Visiting Old Town San Diego State Historic Park in San Diego, California is a great day trip, afternoon adventure, or as part of a San Diego vacation. When you enter Old Town San Diego State Historic Park, it is like you stepped back in time to a time when life was much simpler, yet much harder, than it is today.

If you’re a history nerd like me, you love going to places where you can learn about history and even experience what life was like way back when. Old Town San Diego State Historic Park is one of those places. Luckily, though, there is a lot to do and see there, so everyone will be able to find something they enjoy.

Last summer, we took an overnight trip to San Diego. Our first stop was Old Town San Diego State Historic Park. Read on to find out what we did, and how you can visit too.

Before You Go

Visiting Old Town San Diego State Historic Park is pretty easy to do. But, you will get more out of your visit if you do a little planning beforehand.

We went to Old Town San Diego State Historic Park on a Tuesday in July 2021. I did not do any research beyond how to get there. Unfortunately, once we got there, we found out that, during the Covid Pandemic– even in the summer– the museums were only open on the weekends. That meant that many of the most interesting things to see and do were closed. It was kind of sad to see so many buildings locked up tight.

If I’d gone to their website, I would have seen that so many things were closed, and we probably would have chosen a different day to go. On the bright side, however, that means that I have an excuse to go back.

Things change quickly nowadays in the age of Covid. Before you to Old Town San Diego State Historic Park, go to their website to find out the current operating hours and Covid policies for the day you plan to visit.


  • Admission to Old Town State Historic Park is FREE.
  • Parking is FREE.

Operating Hours

Old Town San Diego State Historic Park is open seven days per week. The museum and visitor’s center are open from 10am to 5pm every day except Thanksgiving Day, Christmas Day, and New Years Day. Public restrooms are open from 10am to dusk.

The shops and restaurants tend to close later, with most closing at 7pm. Some of the restaurants are open until 9pm during the week and until 10pm on weekends. If you would like to know the operating hours of an particular establishment, you can get in touch with them individually.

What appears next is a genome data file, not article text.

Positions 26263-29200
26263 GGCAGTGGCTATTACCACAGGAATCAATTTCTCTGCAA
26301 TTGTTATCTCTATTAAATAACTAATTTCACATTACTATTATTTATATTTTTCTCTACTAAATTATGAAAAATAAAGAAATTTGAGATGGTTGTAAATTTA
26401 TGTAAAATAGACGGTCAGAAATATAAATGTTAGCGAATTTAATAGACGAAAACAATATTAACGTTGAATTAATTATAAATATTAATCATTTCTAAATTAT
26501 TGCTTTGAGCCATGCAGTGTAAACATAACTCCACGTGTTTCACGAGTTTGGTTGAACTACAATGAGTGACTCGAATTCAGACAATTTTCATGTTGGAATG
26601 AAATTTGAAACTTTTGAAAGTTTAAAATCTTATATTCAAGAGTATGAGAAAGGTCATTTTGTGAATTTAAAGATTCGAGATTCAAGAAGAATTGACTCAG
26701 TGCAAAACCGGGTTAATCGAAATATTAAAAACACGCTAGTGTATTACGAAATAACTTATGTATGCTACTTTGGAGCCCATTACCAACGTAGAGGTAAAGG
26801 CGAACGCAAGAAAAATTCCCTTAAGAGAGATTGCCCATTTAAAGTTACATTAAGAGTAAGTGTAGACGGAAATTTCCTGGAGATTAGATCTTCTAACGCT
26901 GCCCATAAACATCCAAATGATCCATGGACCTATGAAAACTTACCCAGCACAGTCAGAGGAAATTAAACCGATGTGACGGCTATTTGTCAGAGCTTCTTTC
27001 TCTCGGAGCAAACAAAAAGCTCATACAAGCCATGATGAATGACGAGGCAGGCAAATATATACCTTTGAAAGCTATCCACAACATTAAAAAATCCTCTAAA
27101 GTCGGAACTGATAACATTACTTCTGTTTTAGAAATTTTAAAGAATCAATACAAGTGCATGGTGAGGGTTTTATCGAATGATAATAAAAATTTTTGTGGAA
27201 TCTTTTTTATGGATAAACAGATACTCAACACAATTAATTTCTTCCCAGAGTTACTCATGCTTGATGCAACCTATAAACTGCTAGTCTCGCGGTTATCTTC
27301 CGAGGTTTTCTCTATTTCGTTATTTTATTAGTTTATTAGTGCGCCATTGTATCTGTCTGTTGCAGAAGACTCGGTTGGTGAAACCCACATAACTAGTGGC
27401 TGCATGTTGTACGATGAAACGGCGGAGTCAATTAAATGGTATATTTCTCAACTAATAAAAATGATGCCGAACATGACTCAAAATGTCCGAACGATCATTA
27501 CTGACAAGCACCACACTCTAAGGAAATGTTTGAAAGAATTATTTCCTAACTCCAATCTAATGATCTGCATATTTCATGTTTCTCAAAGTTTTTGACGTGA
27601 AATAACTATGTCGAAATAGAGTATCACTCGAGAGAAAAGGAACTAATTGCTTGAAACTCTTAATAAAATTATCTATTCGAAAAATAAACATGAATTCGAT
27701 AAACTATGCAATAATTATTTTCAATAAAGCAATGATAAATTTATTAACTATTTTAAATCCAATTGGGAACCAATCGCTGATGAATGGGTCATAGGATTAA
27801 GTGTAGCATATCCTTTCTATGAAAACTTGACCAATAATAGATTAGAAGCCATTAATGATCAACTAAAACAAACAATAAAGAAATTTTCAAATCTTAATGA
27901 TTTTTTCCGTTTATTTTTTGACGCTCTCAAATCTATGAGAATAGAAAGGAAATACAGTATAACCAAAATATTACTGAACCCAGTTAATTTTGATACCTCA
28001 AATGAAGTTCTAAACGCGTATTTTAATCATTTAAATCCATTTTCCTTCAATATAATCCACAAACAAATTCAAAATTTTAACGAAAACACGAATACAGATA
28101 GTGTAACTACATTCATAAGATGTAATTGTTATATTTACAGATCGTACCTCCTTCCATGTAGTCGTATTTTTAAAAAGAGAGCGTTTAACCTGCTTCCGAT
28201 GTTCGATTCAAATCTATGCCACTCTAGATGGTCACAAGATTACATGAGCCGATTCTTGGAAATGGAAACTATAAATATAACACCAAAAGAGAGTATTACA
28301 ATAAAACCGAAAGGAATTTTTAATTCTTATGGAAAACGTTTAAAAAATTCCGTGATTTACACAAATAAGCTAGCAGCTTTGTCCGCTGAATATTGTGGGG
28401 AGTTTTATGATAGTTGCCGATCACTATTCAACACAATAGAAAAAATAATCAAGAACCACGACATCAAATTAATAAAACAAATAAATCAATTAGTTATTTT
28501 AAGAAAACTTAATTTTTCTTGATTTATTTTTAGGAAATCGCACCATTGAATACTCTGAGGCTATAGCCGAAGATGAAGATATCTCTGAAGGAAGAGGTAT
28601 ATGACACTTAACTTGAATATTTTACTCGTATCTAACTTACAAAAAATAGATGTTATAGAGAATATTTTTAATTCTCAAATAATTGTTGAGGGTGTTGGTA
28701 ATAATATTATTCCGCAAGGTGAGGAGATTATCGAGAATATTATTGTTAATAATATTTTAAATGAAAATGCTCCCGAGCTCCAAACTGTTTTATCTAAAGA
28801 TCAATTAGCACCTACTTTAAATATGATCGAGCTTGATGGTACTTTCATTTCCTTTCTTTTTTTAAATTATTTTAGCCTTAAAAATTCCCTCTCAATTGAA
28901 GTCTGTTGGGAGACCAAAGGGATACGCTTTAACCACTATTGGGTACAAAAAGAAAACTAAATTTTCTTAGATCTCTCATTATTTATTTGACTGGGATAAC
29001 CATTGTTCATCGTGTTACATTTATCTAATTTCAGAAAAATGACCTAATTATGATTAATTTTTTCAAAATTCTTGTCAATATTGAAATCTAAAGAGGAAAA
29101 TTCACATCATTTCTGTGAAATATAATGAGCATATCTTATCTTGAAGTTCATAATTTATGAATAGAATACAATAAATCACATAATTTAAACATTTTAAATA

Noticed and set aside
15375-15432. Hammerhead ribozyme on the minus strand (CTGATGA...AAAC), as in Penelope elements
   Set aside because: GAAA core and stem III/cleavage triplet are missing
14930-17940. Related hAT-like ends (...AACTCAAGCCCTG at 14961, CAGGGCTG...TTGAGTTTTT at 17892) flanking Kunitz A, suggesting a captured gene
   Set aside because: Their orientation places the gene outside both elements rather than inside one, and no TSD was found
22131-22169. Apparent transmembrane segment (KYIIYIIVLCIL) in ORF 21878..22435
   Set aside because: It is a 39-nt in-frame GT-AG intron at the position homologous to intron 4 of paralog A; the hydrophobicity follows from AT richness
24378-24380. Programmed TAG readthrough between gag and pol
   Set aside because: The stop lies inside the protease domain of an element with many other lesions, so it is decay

Dogs and other pets are allowed at Old Town San Diego State Historic Park. However, animals are not allowed inside the visitor’s center or museums, except for service animals, of course. Many of the restaurants allow pets in their patio seating areas.


There are no camping sites or RV hookups available at San Diego State Historic Park. There are several camping and RV sites a nearby. Also, there is one hotel in the park, and several in the surrounding area. We stayed at the King’s Inn, which is kitschy and relatively inexpensive hotel just east of Old Town San Diego State Historic Park.

Getting There

Getting to Old Town San Diego State Historic Park is a breeze. It is located right off the 5 Freeway, just south of the 8. We arrived from Long Beach via the southbound 5 Freeway. I had it programmed into Waze, so my phone told me how to get there, however, I did notice that there were signs that clearly marked which offramp to use to get there. There is a lot of parking at Old Town– there are several parking lots surrounding the park, as well as street parking throughout the Old Town area.

Map courtesy of Old Town San Diego Chamber of Commerce

If you don’t feel like driving, or you don’t have access to a car, you’re in luck. It is super easy to take public transit there. The Old Town Transit Center is a train platform and bus station that is conveniently located right across the street from Old Town San Diego State Historic Park. Whether you take Amtrak’s Surfliner train, San Diego’s Green Line on their light rail system, or the municipal buses, you can catch a ride and get dropped off just steps from your adventure.

We got to Old Town San Diego, and found a parking spot in the parking lot on Twiggs St between Juan and Calhoun Streets. I was pleasantly surprised to find that the parking was free. This is one of the few California State Parks with free parking and no interest fee, so it’s kind of a big deal.